Mahathir Mohamad, the nonagenarian leader of Pakatan Harapan, the coalition of Malaysian opposition parties, led his party to a stunning victory in the general election last week.
The election was a typical exercise of democratic principles with defeat and victory being the two sides of the same coin. However, the election brought to the fore a familiar ring that is increasingly becoming a pattern across elections in the world: the China factor.
Mahathir Mohamad has made China a key theme of his campaign during the run up to the elections. He was riding a wave of people’s anger over Chinese investments in the country and has accused the former Prime Minister Najib Razak of selling out to China following a string of trade deals that put Malaysia at a massive economic disadvantage.
He criticized the bilateral deals for imposing an unsustainable debt burden on the country and pointed out that the major chunk of the benefits from the deals flow in only one direction: China.
Popular resentment and suspicion has been simmering in Malaysia towards China for some time over perceptions that China is using investments as a cover to expand its military and political influence in the region. And the anger became a rallying point during the elections that brought the ruling party a crumbling defeat.
This was not the first time that China has featured prominently in national elections of countries across the world. In 2015, Chinese investments and influence became an issue of critical importance in the Sri Lankan election that eventually cost the then prime minister of the country Mahinda Rajapaksa his victory.
Chinese investments in Sri Lanka have led to a perception among the general public of the island nation that it has brought misgovernance and deep-rooted corruption in the regime. It also injected an element of fear that China is engineering distress, dependency and political instability through unsustainable debts. These fears were confirmed last year when Sri Lanka had to formally hand over the Hambantota port to China for its failure to pay the debts.
Even during the last US presidential election campaign, the China factor stirred political debates. Then Presidential nominee Donald Trump made US trade deals with China, particularly the lopsided economic advantages that China enjoyed, a motif of his campaign. He eventually went on to win the election and upon assuming office imposed a series of sanctions on several Chinese companies.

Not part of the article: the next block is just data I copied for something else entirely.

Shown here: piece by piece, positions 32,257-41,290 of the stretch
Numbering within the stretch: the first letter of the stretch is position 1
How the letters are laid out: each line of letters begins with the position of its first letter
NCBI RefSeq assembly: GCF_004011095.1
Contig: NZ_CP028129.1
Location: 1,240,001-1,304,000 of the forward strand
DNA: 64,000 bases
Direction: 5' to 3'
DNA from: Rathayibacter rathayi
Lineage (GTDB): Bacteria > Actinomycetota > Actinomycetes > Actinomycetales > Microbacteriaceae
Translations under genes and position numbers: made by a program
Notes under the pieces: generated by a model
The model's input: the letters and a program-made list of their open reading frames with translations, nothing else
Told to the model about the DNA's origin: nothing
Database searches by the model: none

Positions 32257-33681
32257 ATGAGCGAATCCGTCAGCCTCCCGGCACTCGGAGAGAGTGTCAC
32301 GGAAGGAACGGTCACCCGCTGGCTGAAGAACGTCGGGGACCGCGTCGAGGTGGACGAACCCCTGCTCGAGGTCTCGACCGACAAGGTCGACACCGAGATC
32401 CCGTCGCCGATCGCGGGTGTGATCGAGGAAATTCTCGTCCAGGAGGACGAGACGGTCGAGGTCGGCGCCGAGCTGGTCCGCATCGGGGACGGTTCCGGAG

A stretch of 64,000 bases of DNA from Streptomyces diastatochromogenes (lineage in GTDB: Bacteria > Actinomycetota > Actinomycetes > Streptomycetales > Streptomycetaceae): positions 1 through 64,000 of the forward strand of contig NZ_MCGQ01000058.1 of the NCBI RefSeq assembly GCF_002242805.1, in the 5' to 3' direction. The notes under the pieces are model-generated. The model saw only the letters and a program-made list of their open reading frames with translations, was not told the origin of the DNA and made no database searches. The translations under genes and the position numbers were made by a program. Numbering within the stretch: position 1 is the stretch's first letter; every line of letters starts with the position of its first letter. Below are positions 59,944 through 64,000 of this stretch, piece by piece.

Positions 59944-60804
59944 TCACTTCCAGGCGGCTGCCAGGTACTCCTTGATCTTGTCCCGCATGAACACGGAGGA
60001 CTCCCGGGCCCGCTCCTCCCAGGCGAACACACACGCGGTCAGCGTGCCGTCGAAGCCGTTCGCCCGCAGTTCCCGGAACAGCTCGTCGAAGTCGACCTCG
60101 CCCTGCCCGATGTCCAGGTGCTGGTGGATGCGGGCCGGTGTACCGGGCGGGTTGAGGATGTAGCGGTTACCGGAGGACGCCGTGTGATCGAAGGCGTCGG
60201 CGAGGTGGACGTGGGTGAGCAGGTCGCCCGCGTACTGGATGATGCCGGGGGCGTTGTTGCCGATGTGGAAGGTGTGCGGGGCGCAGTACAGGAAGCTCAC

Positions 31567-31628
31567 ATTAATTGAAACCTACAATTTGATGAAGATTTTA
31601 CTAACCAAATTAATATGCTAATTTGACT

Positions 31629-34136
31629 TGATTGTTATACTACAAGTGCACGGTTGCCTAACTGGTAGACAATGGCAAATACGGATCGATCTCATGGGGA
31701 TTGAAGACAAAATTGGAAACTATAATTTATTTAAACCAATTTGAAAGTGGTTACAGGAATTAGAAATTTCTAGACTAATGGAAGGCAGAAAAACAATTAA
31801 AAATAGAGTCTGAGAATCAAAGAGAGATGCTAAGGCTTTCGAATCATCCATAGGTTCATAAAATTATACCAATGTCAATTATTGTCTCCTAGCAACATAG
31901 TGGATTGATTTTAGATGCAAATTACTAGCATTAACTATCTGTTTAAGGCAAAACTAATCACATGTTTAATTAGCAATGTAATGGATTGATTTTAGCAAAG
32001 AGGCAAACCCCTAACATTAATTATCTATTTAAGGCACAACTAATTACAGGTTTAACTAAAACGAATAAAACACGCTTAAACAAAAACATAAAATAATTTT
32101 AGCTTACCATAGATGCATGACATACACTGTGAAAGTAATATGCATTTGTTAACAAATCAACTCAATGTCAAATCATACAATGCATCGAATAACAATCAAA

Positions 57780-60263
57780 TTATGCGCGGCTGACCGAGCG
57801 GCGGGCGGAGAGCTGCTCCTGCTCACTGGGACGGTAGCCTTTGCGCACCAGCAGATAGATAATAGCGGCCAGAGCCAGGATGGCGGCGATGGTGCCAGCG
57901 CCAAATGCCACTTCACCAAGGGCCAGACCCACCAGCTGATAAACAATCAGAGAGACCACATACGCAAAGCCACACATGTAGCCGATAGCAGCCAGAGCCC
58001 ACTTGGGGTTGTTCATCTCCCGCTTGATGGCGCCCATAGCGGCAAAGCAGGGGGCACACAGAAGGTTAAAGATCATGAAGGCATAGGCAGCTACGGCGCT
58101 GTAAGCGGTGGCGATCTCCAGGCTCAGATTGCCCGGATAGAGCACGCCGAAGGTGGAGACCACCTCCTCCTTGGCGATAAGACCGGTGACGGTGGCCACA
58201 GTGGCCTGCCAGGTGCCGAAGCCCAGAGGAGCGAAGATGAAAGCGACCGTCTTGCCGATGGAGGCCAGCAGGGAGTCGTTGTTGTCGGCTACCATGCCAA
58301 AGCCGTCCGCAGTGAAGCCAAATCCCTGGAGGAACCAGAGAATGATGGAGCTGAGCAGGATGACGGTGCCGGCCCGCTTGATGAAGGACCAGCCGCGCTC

In Australia, Chinese influence has transformed into something much more sinister and threatening. China has become a master at using economic pressure to blackmail Australia to gain political and security goals. Its tactics have been so outrageously successful that China has been able to control to some extent what ordinary Australians see at the movies, read in books or newspapers, or discuss in classrooms at universities.
However, the ruling party of Australia recently passed a bill aimed at limiting foreign (read Chinese) influence. It’s a reflection of the country waking up to what is happening and moving to push back against Chinese intrusions.
A similar wind of change is blowing all over the world against China’s overseas influence operations, be it Africa, Europe, Southeast Asia, the far east, as well as Pakistan, the self-proclaimed all weather of friend of China.
European leaders have recently sounded alarm over the political cost of China’s economic investments in Europe. China’s Asian neighbors are also increasingly alarmed by Beijing’s economic diplomacy that threatens to thwart peace across the region.
Although China has stated that their investments are not and will never be ‘neocolonialism by stealth’, popular resentment and increasing suspicion among the general public and prudent measures by counterparts suggest otherwise. Therefore in all probability, it’s the end of an era of China’s economic imperialism.
Disclaimer: Views expressed here are that of the individual and does not necessarily reflect those of the Central Tibetan Administration.
*Jamphel Shonu is the editor of 188.8.131.52, CTA’s official news website and Tibetan Bulletin, the bi-monthly English magazine of the Central Tibetan Administration.